Microeconomic FRQ s. Scoring guidelines and answers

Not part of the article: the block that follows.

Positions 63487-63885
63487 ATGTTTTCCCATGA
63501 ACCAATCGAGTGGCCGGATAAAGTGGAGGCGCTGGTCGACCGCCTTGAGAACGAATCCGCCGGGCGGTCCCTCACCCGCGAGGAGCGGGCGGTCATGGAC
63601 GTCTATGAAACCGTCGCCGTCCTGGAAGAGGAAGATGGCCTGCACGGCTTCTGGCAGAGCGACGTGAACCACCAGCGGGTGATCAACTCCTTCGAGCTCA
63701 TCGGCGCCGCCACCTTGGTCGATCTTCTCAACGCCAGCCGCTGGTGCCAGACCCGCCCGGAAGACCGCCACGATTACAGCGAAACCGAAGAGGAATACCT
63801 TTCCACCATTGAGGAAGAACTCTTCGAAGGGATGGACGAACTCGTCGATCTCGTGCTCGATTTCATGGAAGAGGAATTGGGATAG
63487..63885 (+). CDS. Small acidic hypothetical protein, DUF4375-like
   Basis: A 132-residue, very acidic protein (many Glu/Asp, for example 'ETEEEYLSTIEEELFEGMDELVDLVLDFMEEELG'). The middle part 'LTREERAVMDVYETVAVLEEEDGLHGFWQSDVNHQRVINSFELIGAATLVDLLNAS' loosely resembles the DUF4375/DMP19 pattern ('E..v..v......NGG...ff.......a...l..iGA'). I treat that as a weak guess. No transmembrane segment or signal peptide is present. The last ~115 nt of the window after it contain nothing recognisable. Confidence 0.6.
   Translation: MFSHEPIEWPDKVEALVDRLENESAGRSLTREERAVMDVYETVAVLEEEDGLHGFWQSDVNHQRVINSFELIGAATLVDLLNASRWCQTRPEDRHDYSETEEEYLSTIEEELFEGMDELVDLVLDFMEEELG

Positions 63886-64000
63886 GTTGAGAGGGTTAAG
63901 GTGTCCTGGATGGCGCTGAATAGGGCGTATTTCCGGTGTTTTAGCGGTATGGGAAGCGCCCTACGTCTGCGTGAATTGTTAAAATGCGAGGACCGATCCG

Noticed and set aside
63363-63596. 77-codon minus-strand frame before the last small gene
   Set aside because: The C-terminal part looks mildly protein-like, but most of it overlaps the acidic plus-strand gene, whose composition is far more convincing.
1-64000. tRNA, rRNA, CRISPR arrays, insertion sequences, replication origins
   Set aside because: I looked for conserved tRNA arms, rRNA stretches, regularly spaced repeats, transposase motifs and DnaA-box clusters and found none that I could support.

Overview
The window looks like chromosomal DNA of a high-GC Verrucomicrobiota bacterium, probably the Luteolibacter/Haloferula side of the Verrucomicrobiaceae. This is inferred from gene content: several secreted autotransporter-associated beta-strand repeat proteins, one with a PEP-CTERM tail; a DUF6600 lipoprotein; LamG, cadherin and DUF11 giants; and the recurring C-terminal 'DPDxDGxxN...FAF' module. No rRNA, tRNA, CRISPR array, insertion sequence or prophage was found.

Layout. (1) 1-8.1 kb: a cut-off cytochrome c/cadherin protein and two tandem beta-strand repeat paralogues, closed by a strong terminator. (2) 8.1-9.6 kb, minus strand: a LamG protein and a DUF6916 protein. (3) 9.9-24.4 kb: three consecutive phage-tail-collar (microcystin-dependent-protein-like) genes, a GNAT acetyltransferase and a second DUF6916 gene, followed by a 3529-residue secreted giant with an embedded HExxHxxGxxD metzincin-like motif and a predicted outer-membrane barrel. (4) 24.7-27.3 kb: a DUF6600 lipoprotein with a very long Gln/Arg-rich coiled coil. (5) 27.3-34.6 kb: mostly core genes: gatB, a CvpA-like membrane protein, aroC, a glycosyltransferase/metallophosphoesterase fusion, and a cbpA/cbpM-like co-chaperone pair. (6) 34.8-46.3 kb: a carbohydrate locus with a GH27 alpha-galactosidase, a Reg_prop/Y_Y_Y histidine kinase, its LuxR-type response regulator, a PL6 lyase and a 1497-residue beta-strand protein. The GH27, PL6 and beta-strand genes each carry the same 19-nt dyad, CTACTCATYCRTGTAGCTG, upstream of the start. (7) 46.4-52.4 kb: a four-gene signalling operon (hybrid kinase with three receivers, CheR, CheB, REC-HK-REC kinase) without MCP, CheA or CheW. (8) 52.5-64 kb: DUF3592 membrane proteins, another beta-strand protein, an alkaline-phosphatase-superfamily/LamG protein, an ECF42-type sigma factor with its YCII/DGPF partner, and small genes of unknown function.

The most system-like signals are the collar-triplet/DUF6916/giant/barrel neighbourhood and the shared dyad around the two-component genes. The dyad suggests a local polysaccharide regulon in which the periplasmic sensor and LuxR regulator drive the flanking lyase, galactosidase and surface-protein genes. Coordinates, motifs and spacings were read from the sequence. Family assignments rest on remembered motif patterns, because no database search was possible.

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1 Microeconomic FRQ s Bestmilk, a typical profit-maximizing dairy firm, is operating in a constant-cost, perfectly competitive industry that is in long-run equilibrium. a. Draw correctly-labeled side by side graphs for the dairy market and for Bestmilk showing the following: price and output for the industry and price and output for Bestmilk. b. Assume that milk is a normal good and consumer income falls. Assume that Bestmilk continues to produce. On your graph in part a, show the effect of the decrease in income on each of the following in the short-run: price and output in the industry, price and output for Bestmilk, area of loss or profit for Bestmilk. c. Following the decrease in consumer income, what must be true for Bestmilk to continue to produce in the short-run? d. Assume that the industry adjusts to a new long-run equilibrium. Compare the following between the initial and the new long-run equilibrium: price in the industry, output of a typical firm, the number of firms in the dairy industry. Scoring guidelines and answers P S P P1 P1 MR1 P2 P2 MR2 D1 D2 MC ATC ATC intersects MR1 at ATC s minimum; line from q2 intersects ATC; shaded area represents loss following D decrease Q2 Q1 Q q2 q1 Q INDUSTRY BESTMILK a. 4 pts. 1 for graph of industry, 1 for industry P & Q, 1 for horizontal D for Bestmilk, 1 for equilibrium Q where P=MC=ATC. b. 4 pts. 1 for decrease in D, 1 for decrease in market (industry) P and Q, 1 for change to new lower profit-maximizing P and Q for Bestmilk, 1 for shading the area of loss for Bestmilk c. 1 for stating that P>AVC, or TR>TVC, or stating that losses are less than total fixed costs d. 3 pts. 1 for stating that price returns to original long-run equilibrium price, 1 for stating that output of a typical firm returns to original profit-maximizing quantity, 1 for stating that there is a decrease in the # of firms. Supply + tax P A 13 B Supply 12 C F D G Demand 11 E Q 2. The graph above shows the market for a good that is subject to a per-unit tax. The letters in the graph represent the enclosed areas. a. Using the labeling on the graph, identify each of the following: equilibrium price and quantity before the tax, area representing consumer surplus before the tax, area representing producer surplus before the tax. b. Assume that the tax is now imposed. Based on the graph, does the price paid by the buyers rise by the full amount of the tax? Explain. c. Using the labeling on the graph, identify each of the following after the imposition of the tax: net price received by the sellers, amount of tax revenue, area representing consumer surplus, area representing deadweight loss. Scoring guidelines and answers a. 3 pts. 1 pt. for P = $12 and Q = 100 units; 1 pt. for identifying consumer surplus before the tax (CS = A+B+C+F); 1 pt. for identifying producer surplus before the tax (PS = D+E+G = $100) b. 2 pts. 1 pt. for stating that the price paid by the buyers does not increase by the full amount of the tax; 1 pt. for correct explanation: P increases by $1 and the tax is $2 per unit. c. 4 pts. 1 pt. for identifying the net price received by the sellers, $11; 1 pt. for identifying the tax revenue, B+C+D or $160; 1 pt. for identifying consumer surplus, A; 1 pt. for identifying deadweight loss, F+G or $20.